2. The DNS zone that corresponds to the primary DNS suffix of the respective target domain controller, to resolve queries for computers in the domain. (The source domain controller can resolve the domain name of the target domain controller, and the reverse is also true.) The primary DNS suffix is usually the same as the DNS name of the domain to which a computer is joined. You can view the primary DNS suffix in the properties of My Computer.

    If the DNS servers that the source domain controller is configured to use for name resolution do not host these zones directly, the DNS servers that are used must forward or delegate to DNS servers that do host these zones.

  2. The source domain controller must have successfully registered the following resource records:

    • GUID-based alias (CNAME) resource record in the DNS zone _msdcs.ForestRootDNSDomainName

    • Host (A) resource record in the DNS zone that corresponds to its primary DNS suffix

At the time that the destination domain controller queries its DNS servers for the location of its source replication partner, DNS configurations might be correct on both the source and destination domain controllers, but DNS resource record registrations might be in flux as a result of configuration changes on the source domain controller. In this case, DNS lookup can fail as a result of replication latency, as follows:

  • If the source domain controller changes the DNS server on which it registers its alias (CNAME) and host (A) resource records, it is possible that the initial DNS server that the destination domain controller queries to resolve the name of the source domain controller is different than any of the DNS servers on which the alias (CNAME) and host (A) resource records for the source domain controller are currently registered. In this case, DNS replication latency or failures might prevent DNS records that are successfully registered on the DNS servers that the source controller uses from being located by the DNS server that the destination domain controller queries.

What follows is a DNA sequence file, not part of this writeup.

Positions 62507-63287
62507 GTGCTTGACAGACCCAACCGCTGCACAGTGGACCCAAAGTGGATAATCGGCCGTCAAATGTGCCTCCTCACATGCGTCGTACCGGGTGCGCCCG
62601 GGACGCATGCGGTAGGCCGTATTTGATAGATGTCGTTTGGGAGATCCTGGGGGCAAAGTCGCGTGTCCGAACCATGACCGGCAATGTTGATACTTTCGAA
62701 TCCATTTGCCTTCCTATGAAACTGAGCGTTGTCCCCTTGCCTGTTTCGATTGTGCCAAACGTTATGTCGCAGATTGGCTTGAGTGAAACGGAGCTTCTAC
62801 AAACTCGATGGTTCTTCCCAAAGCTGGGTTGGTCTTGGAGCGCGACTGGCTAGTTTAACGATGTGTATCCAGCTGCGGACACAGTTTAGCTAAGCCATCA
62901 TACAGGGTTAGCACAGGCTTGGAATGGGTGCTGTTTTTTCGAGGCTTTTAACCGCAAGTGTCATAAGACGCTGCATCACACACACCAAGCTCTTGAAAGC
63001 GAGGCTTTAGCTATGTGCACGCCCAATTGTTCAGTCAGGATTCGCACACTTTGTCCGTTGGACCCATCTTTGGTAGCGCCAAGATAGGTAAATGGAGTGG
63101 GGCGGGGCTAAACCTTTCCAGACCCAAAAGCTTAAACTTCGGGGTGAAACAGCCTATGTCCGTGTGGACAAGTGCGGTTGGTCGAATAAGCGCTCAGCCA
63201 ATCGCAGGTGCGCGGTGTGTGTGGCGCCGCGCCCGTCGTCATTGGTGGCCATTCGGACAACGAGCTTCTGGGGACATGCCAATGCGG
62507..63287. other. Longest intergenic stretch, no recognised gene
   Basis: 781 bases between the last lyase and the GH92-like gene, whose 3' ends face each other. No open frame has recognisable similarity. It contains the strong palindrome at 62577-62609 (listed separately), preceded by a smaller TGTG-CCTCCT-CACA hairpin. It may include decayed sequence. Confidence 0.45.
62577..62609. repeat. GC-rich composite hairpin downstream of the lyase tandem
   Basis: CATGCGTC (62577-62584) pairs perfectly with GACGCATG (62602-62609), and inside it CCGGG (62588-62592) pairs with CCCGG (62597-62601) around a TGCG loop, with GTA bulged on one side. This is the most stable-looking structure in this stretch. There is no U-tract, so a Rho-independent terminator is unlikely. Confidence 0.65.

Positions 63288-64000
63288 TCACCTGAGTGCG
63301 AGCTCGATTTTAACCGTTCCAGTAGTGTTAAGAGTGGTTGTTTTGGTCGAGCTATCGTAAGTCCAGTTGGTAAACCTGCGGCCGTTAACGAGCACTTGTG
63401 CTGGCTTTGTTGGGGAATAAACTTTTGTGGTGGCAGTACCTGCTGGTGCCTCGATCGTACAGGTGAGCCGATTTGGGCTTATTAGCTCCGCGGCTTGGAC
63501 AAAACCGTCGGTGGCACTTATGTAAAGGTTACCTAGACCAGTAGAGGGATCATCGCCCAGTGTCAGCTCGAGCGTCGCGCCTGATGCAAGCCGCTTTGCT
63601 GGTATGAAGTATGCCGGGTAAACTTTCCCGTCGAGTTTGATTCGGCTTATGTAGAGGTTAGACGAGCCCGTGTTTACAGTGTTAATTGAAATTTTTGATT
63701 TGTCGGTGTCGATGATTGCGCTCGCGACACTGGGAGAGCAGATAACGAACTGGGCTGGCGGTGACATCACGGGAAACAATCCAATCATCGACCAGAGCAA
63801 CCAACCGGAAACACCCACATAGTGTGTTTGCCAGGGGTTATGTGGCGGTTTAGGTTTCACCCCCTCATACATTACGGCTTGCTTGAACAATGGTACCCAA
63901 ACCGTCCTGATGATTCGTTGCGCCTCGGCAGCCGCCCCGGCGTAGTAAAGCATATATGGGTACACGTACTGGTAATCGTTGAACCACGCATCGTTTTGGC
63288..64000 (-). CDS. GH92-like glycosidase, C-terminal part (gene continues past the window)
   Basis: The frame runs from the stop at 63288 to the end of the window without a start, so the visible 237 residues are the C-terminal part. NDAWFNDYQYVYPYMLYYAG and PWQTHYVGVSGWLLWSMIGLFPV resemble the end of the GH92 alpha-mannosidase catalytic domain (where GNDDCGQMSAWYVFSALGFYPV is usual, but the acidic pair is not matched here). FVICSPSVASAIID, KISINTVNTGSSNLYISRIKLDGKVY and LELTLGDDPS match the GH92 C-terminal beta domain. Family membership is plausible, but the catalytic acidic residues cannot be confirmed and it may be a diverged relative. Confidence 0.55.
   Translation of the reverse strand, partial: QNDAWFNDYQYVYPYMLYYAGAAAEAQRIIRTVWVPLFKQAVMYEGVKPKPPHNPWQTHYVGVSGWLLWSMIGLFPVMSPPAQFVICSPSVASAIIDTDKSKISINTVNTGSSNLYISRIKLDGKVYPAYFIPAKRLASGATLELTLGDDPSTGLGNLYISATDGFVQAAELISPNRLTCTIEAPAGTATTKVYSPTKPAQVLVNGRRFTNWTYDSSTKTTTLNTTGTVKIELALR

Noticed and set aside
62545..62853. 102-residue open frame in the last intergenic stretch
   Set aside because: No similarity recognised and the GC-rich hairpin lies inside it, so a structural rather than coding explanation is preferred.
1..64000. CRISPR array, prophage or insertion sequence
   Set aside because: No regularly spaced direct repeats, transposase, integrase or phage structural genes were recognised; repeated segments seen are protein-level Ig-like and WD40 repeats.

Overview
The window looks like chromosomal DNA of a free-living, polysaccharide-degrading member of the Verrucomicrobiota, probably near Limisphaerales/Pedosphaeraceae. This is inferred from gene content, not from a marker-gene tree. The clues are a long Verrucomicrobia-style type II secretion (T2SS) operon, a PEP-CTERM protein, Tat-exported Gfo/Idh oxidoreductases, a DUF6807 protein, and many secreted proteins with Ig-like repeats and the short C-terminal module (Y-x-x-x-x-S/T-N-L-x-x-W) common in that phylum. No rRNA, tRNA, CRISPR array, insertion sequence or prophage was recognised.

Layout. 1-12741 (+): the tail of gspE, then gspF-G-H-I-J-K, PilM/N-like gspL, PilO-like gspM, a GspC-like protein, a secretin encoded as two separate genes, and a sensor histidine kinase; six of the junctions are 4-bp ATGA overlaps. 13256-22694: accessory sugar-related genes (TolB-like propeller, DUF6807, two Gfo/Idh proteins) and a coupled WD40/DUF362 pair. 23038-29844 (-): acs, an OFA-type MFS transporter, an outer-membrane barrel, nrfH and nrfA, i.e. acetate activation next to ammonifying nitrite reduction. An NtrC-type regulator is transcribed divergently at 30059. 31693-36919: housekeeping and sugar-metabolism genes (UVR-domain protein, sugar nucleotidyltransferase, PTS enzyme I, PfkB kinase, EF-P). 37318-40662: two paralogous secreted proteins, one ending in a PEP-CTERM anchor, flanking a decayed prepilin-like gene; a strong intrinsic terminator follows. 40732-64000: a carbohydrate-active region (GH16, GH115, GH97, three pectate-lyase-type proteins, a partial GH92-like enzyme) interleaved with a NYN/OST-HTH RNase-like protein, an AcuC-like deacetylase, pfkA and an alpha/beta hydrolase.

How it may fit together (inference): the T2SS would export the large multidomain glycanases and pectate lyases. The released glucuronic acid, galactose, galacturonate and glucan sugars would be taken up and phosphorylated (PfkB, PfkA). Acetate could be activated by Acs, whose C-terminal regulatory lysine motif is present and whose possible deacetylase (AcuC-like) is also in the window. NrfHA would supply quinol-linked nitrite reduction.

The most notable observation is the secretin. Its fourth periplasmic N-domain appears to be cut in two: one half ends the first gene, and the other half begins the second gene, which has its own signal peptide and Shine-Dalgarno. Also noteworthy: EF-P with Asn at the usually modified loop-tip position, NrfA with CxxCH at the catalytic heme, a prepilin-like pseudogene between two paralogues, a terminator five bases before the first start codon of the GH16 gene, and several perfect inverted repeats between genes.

• If the Active Directory domain of the DNS server that the destination domain controller uses initially has a parent-child relationship with the Active Directory domain of the servers on which the source domain controller registers its resource records, the forwarder and delegation configuration on both the DNS servers that the source domain controller uses and the DNS servers that the destination domain controller uses—as well as any intermediate DNS servers that are used to resolve the DNS query—must be valid. Any required records on those DNS servers might be subject to replication latency and failure.

Understanding these basic requirements for name resolution that locates the source replication partner provides a more meaningful context for working through solutions when you have replication DNS lookup problems.

From the following list, choose a problem that best describes your situation, and then complete the procedures for the suggested fix:

Event ID 1925: Attempt to establish a replication link failed due to DNS lookup problem

Event ID 2087: DNS lookup failure caused replication to fail

Event ID 2088: DNS lookup failure occurred with replication success